The bottom line is that one's love or loathing of cargo covers seems most dependent on location and lifestyle. You might love them, you might not. If you're undecided, a cargo cover is typically an affordable option on many cars. You can add one to a 2014 Kia Sorento for $125. Luxury cars like the 2014 Mercedes-Benz GLK-Class and the 2013 Lexus RX 450h include cargo covers as standard. So go ahead and find out for yourself; you could be one of the 50%.

Research the 2013 Land Rover Range Rover Evoque 
2013 Land Rover Range Rover Evoque: Family Checklist 
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The retractable soft plastic cargo cover in my Lexus RX is a nice touch, I don't have to remove it and try to squeeze it in somewhere when loading tall stuff in the trunk,,,even when the second row is folded down, the cover (once retracted) is so compact that it can sit easily on the floor behind the front seats, or just on top of the load...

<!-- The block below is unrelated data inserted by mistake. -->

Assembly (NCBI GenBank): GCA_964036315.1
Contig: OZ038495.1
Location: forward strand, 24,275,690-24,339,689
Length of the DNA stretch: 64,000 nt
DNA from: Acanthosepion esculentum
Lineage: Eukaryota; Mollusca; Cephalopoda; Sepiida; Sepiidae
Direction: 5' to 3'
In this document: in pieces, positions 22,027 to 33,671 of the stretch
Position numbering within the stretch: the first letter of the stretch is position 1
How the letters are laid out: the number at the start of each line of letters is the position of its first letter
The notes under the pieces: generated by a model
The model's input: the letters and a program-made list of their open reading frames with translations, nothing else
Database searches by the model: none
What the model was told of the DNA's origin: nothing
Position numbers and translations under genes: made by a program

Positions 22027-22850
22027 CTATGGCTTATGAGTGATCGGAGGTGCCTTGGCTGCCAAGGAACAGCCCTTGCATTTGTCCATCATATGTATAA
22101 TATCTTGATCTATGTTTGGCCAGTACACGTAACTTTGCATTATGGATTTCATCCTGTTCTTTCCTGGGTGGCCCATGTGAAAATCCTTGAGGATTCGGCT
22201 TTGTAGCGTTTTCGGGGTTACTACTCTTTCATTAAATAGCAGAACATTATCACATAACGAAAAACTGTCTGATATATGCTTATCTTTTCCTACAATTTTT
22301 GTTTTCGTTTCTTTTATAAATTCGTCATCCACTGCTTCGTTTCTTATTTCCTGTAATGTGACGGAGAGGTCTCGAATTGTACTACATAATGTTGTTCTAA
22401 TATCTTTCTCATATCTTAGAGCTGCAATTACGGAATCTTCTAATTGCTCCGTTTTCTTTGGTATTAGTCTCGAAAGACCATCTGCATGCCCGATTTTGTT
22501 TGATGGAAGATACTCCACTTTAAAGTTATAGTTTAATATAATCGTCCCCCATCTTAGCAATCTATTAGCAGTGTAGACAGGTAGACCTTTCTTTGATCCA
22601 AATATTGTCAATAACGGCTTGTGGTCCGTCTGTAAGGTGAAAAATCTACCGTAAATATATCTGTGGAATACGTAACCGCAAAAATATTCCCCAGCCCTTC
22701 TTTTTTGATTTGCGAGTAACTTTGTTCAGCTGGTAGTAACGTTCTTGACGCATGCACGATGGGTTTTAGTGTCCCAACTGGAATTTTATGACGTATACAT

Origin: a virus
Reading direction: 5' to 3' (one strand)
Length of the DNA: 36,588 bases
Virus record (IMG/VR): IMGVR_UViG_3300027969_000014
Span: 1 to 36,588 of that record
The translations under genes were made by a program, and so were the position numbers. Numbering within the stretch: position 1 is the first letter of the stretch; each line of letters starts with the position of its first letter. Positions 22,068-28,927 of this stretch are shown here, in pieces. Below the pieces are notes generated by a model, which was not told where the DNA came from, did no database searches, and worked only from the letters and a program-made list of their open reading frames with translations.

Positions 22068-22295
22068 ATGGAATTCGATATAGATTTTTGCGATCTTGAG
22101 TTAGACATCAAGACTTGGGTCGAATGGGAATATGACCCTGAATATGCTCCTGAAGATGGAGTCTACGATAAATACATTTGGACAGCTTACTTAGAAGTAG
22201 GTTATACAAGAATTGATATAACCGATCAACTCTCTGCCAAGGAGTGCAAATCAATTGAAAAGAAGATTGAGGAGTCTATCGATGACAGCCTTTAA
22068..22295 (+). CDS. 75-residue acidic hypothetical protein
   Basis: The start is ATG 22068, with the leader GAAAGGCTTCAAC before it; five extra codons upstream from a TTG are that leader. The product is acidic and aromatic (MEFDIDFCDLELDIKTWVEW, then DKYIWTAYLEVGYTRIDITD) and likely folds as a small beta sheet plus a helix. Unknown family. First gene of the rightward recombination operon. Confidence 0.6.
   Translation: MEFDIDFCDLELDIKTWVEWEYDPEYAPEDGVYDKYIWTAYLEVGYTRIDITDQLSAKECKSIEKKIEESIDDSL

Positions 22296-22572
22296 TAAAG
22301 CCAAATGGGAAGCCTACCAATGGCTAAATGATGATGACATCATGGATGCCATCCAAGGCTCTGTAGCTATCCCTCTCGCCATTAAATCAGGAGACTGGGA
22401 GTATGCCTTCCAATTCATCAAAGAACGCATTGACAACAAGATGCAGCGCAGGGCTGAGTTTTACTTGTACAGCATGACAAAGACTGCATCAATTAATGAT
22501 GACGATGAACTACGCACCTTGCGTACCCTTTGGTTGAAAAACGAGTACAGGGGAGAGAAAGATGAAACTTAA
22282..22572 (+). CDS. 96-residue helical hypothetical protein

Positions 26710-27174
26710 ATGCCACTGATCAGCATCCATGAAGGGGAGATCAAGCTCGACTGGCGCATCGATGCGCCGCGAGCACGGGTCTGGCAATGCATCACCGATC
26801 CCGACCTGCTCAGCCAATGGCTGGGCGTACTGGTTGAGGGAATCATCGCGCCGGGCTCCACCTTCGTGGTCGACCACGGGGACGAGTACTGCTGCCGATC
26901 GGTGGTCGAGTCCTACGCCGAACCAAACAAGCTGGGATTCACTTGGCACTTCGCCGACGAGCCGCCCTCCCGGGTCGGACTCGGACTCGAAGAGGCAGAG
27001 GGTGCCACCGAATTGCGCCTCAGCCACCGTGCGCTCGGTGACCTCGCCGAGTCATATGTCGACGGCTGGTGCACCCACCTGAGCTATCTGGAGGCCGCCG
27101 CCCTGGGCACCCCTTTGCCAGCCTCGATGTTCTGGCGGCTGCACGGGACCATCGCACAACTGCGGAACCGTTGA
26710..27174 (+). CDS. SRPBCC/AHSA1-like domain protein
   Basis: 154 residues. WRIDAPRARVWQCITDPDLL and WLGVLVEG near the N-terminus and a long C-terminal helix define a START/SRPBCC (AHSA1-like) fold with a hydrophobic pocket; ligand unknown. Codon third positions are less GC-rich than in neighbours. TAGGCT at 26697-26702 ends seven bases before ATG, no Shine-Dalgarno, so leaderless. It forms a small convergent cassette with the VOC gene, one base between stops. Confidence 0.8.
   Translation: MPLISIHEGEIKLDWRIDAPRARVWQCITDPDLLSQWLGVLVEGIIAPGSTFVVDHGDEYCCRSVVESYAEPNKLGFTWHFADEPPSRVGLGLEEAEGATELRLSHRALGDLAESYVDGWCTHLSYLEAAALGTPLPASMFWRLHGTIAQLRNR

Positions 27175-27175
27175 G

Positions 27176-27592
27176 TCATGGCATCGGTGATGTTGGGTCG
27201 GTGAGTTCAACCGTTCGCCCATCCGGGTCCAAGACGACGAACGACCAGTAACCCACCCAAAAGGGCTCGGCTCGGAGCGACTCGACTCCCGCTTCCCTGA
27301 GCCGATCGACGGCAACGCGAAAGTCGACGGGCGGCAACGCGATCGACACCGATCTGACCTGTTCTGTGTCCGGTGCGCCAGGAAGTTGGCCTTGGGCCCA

My Mazda CX-5 didn't come with a cargo cover, but I bought it as soon as I saw it installed. It's attached to the hatch, and actually stretches up when we open the hatch. It retracts back to its original position when the hatch is closed. I never have to manage it, it's great! If there's a taller item to carry, I simply unclip it from the hatch and it retracts completely out of the way. FABULOUS design, the best I've ever seen.

Keeps cargo noises down in the car too. A must buy in my book!

Jeff Stanley

my comment also was the retractable cargo covers Subaru offers with it's Outback wagons are the way to go

Alexander J. Hamilton